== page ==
Fall brings gardening chores
September 7, 2009 · Updated 10:05 AM
By Marianne Binetti
At 8 a.m. Wednesday, enjoy a free pancake breakfast with Marianne Binetti who will talk about fall planting and container gardening at Windmill Gardens in Sumner. Phone 253-863-5843 or visit www.windmillgardens.com
Early September is when the color yellow should remind gardeners about fall garden chores. Yellow school buses mean you can start planting yellow daffodil bulbs. Yellow traffic lights are your signal to use caution and go slowly as you start to renovate a summer-weary lawn. Lawns must be well watered for fertilizers to work. Yellow fall foliage just starting to appear on trees means fall magic is on its way and a whole new gardening season is about to begin. Winter pansies, frost-tolerant herbs, mums, late-blooming perennials and even colorful autumn trees and shrubs can be added to the garden and patio pots now. Fall is for planting and as the nights begin to cool it signals to your new plants that they should grow roots instead of top growth. This is why the back-to-school season is such a good month to add, subtract, divide and multiply plants for the landscape.
Q. I was pulling weeds from my garden bed and a bunch of small dry bulbs have come up. I think they are crocus bulbs. When this happens I never know if I should replant the bulbs or remove them and plant them later on in the fall. Also, I have been known to dig into the ground and slice a big fat tulip or daffodil bulb with my shovel. Does this kill the bulb? W.W., e-mail
A. Bulbs are forgiving little packages of flower power and no matter what time of year you happen to unearth your bulbs they will go right back to sleep once they are replanted. Even bulbs that you accidentally slice or cut may survive so don’t throw in the trowel when you dig into a bulb. The enemy of most spring-blooming bulbs is poor drainage. Choose a location for your bulbs that drains freely and try not to soak the soil with water even during the heat of the summer. Fall is the time to plant tulips, daffodils and crocus but also the time to move or transplant bulbs from one location to another in your landscape.
Q. I planted gladiola bulbs this past spring and they all came up and bloomed. The flowers were amazing and bloomed in a rainbow of colors. Now the blooms are all faded and the long narrow leaves are starting to turn yellow. What do I do now if I want these gladiola bulbs to flower again next summer? P.O., Sumner
A. Glad you asked. Gladiolas in our climate like to be dug up once they have finished blooming but before the heavy, fall rains arrive. September is a good month to dig and store your tender gladiola bulbs. Always cut off the flowering stem once the flowers fade so the plant won’t waste energy on seed production. Leave the foliage alone on all bulbs until the leaves turn yellow. Then, dig up the entire plant and cut off the foliage. The bulb (actually a corm) you find at the end of the stem needs to dry out for a few weeks so store it in a cool garage or dry shed. Once dry you can store all your gladiola corms in a paper bag with a bit of dry peat moss. Keep them over the winter in a cool but not freezing location. Replant your gladiolas next spring in April or early May. If you’re a lazy gardener you can ignore all this work and your gladiolas may return and bloom next summer anyway. It all depends on how well your soil drains in the winter. Growing glads in a raised bed or rockery helps them survive our wet winters without digging, as does covering the area with sword fern fronds or a bit of plastic to keep out the rain. Even if you decide not to dig your glad bulbs you should still cut off the foliage right at ground level in October. Then wait until next summer to see if your gladiola gamble pays off .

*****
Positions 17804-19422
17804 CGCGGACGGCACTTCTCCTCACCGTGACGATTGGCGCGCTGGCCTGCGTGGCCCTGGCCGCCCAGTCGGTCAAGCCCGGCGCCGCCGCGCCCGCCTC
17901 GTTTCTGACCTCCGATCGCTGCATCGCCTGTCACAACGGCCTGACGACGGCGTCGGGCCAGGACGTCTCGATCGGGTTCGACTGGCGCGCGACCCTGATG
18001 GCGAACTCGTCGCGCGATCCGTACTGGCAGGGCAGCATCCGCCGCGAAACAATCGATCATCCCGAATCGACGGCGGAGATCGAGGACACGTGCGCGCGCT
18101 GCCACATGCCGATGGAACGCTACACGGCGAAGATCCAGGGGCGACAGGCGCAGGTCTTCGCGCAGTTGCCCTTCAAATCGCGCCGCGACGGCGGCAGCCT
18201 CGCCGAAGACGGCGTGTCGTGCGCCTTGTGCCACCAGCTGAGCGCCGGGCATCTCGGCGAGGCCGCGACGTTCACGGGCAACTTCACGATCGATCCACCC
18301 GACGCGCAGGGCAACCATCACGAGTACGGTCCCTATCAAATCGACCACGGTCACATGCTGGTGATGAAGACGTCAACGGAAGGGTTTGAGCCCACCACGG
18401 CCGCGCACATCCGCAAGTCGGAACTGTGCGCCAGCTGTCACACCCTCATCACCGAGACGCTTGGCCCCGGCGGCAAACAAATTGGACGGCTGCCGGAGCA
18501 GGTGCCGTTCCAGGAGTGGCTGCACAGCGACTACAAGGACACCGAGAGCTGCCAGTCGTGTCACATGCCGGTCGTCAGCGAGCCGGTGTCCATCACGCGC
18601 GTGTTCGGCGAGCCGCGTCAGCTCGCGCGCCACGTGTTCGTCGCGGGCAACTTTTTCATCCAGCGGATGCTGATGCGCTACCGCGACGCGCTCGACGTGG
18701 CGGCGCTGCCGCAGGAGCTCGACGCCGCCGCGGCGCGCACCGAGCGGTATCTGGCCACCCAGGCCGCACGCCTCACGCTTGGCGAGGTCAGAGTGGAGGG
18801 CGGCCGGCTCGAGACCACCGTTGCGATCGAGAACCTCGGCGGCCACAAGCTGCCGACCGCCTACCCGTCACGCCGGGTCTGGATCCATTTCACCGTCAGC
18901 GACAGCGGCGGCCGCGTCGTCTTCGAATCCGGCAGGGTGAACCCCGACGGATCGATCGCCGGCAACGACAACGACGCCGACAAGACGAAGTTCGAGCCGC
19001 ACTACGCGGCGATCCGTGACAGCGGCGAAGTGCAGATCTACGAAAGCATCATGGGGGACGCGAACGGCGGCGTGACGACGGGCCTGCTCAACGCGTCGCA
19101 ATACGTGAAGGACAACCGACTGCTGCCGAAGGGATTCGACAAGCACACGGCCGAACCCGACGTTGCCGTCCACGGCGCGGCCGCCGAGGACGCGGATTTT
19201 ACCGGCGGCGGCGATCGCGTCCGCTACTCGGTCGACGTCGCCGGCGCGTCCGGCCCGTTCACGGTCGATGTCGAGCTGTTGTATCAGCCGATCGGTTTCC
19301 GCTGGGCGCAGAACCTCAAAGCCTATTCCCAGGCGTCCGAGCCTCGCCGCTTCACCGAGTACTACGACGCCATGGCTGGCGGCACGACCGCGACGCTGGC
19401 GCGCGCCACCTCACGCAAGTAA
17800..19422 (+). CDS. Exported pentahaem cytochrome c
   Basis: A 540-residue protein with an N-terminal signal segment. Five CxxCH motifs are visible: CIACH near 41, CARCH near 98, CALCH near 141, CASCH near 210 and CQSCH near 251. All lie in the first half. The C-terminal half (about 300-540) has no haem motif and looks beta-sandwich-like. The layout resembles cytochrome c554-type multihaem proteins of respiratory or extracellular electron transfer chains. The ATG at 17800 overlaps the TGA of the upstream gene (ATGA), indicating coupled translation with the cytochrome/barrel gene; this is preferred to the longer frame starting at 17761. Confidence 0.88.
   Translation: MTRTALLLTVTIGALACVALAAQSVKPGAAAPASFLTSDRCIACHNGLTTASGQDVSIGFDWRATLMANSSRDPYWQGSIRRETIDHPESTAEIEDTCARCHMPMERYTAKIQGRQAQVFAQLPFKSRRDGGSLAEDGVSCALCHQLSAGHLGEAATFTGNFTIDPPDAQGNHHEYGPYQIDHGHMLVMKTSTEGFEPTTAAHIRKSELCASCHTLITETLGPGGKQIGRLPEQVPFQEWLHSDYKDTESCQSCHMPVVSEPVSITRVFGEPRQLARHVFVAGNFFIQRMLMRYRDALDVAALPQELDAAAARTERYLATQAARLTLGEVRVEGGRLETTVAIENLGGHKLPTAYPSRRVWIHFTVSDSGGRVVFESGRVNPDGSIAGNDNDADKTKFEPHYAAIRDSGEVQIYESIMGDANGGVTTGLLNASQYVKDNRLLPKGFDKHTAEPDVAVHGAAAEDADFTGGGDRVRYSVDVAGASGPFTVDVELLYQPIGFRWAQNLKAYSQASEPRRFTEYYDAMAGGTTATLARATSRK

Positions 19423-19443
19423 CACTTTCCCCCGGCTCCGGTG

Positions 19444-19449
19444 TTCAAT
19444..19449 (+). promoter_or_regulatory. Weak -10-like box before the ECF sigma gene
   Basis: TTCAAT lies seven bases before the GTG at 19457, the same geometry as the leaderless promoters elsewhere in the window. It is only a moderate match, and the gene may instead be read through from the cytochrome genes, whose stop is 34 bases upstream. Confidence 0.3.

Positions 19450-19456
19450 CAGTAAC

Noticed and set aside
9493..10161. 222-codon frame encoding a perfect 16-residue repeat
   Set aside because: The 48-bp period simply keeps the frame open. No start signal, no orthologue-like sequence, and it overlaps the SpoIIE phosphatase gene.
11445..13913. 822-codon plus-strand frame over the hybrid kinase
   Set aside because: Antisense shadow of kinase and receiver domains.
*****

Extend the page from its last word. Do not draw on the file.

Q. Love my dahlias, hate the earwigs. How does an organic gardener keep earwigs out of the dahlias? Anonymous, e-mail
A. You are holding the answer in your hands – if you’re reading your local newspaper. Spray a few pages of the newspaper with a bit of water and roll up these pages. All garden pests seem to prefer the gardening section. Now set this damp trap near the base of your dahlias and in a few days you’ll find earwigs, sow bugs and slugs that love to turn yesterday’s news into condos for culprits. A much cuter earwig trap can be made from a small clay flower pot turned upside down with one end slightly propped up on a rock. The idea is to lure earwigs away from the dahlias with damp and cool accommodations. Baiting the newspaper with a chunk of rotting potato or bit of bacon grease really makes them forget about the dahlias. Once you’ve got them trapped you can kindly add the earwigs to the compost pile where they will do their duty, feeding on rotting organic matter, or you can seek revenge by pouring the contents of the newspaper condos onto the patio and doing the stomp dance.
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Marianne Binetti has a degree in horticulture from Washington State University and is the author of “Easy Answers for Great Gardens” and several other books. For book requests or answers to gardening questions, write to her at: P.O. Box 872, Enumclaw, 98022. Send a self-addressed, stamped envelope for a personal reply.
For more gardening information, she can be reached at her Web site, www.binettigarden.com.
Copyright for this column owned by Marianne Binetti.